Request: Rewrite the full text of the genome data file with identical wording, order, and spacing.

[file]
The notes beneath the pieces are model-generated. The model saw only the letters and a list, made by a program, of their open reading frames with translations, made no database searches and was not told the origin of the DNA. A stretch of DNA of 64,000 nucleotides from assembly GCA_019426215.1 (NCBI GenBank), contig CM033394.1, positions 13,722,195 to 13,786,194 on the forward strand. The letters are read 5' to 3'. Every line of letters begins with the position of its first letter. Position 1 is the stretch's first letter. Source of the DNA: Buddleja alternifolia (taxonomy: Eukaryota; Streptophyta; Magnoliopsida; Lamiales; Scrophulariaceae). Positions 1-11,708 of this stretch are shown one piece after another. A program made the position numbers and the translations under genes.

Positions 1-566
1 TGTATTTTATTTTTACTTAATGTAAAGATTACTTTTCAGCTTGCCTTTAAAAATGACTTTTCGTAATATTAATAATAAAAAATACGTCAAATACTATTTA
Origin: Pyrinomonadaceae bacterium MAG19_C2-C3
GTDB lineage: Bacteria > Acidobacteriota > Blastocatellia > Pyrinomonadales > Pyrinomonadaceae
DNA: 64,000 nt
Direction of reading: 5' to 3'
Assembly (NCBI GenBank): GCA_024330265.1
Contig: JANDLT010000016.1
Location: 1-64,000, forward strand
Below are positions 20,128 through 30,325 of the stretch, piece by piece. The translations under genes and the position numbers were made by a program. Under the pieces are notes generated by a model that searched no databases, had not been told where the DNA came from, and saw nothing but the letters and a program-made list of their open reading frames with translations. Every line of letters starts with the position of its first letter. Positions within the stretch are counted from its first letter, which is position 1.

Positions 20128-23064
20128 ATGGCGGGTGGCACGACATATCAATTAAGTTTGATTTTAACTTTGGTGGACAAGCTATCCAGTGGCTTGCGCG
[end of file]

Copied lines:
The notes beneath the pieces are model-generated. The model saw only the letters and a list, made by a program, of their open reading frames with translations, made no database searches and was not told the origin of the DNA. A stretch of DNA of 64,000 nucleotides from assembly GCA_019426215.1 (NCBI GenBank), contig CM033394.1, positions 13,722,195 to 13,786,194 on the forward strand. The letters are read 5' to 3'. Every line of letters begins with the position of its first letter. Position 1 is the stretch's first letter. Source of the DNA: Buddleja alternifolia (taxonomy: Eukaryota; Streptophyta; Magnoliopsida; Lamiales; Scrophulariaceae). Positions 1-11,708 of this stretch are shown one piece after another. A program made the position numbers and the translations under genes.

Positions 1-566
1 TGTATTTTATTTTTACTTAATGTAAAGATTACTTTTCAGCTTGCCTTTAAAAATGACTTTTCGTAATATTAATAATAAAAAATACGTCAAATACTATTTA
Origin: Pyrinomonadaceae bacterium MAG19_C2-C3
GTDB lineage: Bacteria > Acidobacteriota > Blastocatellia > Pyrinomonadales > Pyrinomonadaceae
DNA: 64,000 nt
Direction of reading: 5' to 3'
Assembly (NCBI GenBank): GCA_024330265.1
Contig: JANDLT010000016.1
Location: 1-64,000, forward strand
Below are positions 20,128 through 30,325 of the stretch, piece by piece. The translations under genes and the position numbers were made by a program. Under the pieces are notes generated by a model that searched no databases, had not been told where the DNA came from, and saw nothing but the letters and a program-made list of their open reading frames with translations. Every line of letters starts with the position of its first letter. Positions within the stretch are counted from its first letter, which is position 1.

Positions 20128-23064
20128 ATGGCGGGTGGCACGACATATCAATTAAGTTTGATTTTAACTTTGGTGGACAAGCTATCCAGTGGCTTGCGCG